1. The new statutory consultee role and additional responsibility on the Authority in providing technical approval for sustainable drainage systems and an ongoing role in site supervision and inspections where appropriate be noted.

2. Option 1 as set out in Appendix A be approved for the long term maintenance of sustainable drainage systems.

3. The extension of the lead authority arrangement with Darlington be noted.
Cabinet Decision Record D160045
RESOLVED That the minutes of the meetings detailed in the appendices be approved / received, as appropriate.
Cabinet Decision Record D160046

1. The positive feedback received from the Youth Justice Board be noted.

2. The national policy drivers which are likely to impact upon future delivery arrangements be noted.
Cabinet Decision Record D160047
RESOLVED that the following appointment be made to the vacant Governorships subject to successful List 99 check and Personal Disclosure:-

Kirkleving Primary School - Mr S Newton
Cabinet Decision Record D160048

1. The Highway Infrastructure Asset Management Policy and Strategy be approved.

2. The benefits of implementing a formal Asset Management Policy and Strategy be noted.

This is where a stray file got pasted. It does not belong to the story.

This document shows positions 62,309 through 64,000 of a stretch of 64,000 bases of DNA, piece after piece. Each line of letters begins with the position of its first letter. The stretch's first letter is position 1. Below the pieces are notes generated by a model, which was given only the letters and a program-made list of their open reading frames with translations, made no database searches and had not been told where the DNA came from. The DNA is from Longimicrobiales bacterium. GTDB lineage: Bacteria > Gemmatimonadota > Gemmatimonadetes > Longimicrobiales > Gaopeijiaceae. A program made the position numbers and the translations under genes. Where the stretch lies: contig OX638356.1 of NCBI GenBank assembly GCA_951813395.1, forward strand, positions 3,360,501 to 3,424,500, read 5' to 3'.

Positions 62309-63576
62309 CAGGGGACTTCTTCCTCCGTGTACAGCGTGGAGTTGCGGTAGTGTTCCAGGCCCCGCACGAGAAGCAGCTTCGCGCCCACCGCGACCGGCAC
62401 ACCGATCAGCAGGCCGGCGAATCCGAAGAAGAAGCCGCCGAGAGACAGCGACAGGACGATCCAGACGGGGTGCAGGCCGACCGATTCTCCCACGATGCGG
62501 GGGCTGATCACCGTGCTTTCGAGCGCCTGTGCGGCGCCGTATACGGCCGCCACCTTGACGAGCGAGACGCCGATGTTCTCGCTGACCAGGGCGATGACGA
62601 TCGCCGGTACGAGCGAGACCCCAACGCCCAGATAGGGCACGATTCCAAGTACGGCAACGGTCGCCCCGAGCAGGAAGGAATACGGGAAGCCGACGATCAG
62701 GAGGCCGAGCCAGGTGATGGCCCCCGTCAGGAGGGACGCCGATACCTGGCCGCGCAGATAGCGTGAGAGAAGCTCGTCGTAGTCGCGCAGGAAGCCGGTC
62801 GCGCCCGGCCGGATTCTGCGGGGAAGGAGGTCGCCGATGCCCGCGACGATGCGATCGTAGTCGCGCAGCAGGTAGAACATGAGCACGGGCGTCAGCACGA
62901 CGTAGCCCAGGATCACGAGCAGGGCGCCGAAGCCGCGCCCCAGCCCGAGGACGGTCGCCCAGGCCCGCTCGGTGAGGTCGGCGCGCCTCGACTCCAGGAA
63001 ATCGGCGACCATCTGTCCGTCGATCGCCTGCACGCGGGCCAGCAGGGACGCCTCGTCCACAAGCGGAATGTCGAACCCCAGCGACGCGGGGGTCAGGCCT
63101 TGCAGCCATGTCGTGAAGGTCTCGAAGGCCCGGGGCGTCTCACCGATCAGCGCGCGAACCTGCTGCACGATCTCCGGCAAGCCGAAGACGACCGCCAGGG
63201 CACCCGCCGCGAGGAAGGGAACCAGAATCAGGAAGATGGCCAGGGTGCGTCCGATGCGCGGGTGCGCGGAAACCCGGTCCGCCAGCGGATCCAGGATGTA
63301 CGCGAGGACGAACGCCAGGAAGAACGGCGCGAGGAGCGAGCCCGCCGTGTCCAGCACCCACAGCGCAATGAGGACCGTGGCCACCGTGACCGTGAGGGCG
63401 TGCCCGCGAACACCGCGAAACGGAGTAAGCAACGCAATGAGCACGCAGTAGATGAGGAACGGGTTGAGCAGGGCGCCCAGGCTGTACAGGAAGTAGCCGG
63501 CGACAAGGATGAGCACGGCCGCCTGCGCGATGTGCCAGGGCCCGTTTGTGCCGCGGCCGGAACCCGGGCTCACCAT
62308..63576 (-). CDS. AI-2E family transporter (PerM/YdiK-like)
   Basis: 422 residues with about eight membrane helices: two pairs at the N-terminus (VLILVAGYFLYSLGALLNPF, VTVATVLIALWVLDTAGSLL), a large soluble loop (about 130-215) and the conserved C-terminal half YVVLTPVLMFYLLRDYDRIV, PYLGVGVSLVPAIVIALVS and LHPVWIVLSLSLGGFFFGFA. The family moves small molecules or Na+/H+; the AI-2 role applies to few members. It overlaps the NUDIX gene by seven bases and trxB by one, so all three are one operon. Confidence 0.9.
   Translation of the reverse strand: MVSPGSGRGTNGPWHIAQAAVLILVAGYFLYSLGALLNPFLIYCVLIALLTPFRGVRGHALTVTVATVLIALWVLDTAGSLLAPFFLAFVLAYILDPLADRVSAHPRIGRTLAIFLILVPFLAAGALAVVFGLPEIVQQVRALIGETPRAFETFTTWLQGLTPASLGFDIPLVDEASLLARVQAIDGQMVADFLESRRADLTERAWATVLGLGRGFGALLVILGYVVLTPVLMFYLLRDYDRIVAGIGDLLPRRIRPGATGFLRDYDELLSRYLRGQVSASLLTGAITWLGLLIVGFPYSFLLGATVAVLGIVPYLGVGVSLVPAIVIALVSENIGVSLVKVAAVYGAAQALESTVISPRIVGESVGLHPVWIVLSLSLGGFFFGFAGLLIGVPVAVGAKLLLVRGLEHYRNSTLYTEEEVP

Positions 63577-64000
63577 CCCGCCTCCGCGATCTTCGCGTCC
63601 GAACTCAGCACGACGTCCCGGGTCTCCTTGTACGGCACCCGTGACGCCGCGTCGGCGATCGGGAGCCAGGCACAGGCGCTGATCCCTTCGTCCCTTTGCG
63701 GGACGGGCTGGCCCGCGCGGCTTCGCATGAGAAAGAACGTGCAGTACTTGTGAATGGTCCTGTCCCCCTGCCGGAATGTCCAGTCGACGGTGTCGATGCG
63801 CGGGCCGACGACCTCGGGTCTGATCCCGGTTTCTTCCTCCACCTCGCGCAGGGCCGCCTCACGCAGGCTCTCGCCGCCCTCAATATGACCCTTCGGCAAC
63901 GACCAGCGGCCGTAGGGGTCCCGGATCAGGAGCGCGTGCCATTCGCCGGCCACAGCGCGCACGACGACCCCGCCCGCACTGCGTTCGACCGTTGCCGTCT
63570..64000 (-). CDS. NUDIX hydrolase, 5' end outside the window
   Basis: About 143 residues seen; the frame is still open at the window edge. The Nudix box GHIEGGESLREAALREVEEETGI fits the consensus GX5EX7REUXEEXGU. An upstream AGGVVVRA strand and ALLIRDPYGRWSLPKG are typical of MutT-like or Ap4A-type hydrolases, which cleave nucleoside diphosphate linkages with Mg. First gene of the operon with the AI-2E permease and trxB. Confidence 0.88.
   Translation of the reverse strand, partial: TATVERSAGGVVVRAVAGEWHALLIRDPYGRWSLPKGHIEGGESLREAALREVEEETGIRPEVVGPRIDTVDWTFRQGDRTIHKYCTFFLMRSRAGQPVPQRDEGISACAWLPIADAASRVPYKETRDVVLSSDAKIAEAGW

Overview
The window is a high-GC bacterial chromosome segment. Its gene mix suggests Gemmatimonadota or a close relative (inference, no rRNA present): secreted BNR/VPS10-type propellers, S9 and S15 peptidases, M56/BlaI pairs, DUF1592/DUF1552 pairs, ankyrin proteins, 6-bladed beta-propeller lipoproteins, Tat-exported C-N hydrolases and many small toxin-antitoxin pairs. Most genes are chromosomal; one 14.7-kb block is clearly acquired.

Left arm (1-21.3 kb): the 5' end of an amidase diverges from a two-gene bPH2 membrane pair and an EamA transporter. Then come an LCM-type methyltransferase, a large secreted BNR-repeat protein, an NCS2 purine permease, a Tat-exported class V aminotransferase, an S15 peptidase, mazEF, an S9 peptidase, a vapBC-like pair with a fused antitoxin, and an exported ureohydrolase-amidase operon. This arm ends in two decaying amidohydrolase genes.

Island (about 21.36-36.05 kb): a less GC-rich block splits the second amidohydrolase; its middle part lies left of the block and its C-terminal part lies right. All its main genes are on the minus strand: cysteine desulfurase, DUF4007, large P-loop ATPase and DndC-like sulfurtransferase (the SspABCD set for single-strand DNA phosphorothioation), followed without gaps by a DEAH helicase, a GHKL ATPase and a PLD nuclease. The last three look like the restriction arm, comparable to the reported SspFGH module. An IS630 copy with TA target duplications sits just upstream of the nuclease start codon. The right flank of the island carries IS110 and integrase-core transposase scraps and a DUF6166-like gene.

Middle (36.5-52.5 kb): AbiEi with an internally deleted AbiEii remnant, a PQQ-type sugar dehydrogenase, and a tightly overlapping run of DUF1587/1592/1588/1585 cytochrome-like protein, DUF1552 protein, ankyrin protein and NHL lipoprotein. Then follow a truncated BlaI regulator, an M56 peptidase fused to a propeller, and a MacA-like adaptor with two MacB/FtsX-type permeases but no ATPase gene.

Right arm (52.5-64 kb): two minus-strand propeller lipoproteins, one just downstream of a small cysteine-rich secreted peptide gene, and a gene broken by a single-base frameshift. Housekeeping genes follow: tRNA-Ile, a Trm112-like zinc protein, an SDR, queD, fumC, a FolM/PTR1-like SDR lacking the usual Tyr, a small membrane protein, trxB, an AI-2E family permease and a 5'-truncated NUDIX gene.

4.30 pm - 5.30 pm


Consideration was given to the minutes of the meeting held on 23rd March 2016.
Consideration was given to a report on a Scrutiny Review of Kerbside Waste.

The national target for recycling for England was 45 per cent. For 2014-2015 Stockton Council had a recycling rate of 26.6%.

On average, each household in Stockton generated 13.2kg/hh/wk of waste (recycling and residual waste). Of this, an average of 10.92kg/hh/wk is put in the wheeled bin and 2.28kg was recycled.

Of all waste disposed of in the Wheeled Bin, around 30% contains recyclable material that could be placed in the kerbside recycling containers (totalling 3.37kg/hh/wk).

Should residents put all recyclable materials into the recycling container as opposed to their wheeled bin, Stockton Council’s maximum waste diversion (recycling) rate would be 44.9% and match the national target for England.

The Kerbside Waste Collection Service was a key Council service which affected all residents of the Borough. Waste and recycling services were delivered by the Care For Your Area team and featured the collection of materials in the following:

Residual Waste was serviced by a weekly waste collection using 240ltr wheeled bins or black waste sacks. A larger container, if qualified, of a 360ltr bin could be requested for residents with 6 or more permanent occupants.

Recycling waste was collected fortnightly (Tuesday - Friday) all year round in a ‘one pass’ vehicle with 3 compartments for dry recycling material:
a. Blue Box (55 litres) - glass and batteries (was previously used for tins prior to 2013)
b. Blue Bag (47 litres) - paper, junk mail, magazines etc
c. White Bag (47 litres & 75 litres) - plastic, cardboard and tins

Green Waste was collected as a ‘seasonal service’ over 26 weeks from Easter onwards using a reusable hessian type sack (chargeable at £2 per bag) as well as providing an option for a roll of 26 disposable clear sacks (chargeable at £3 per roll).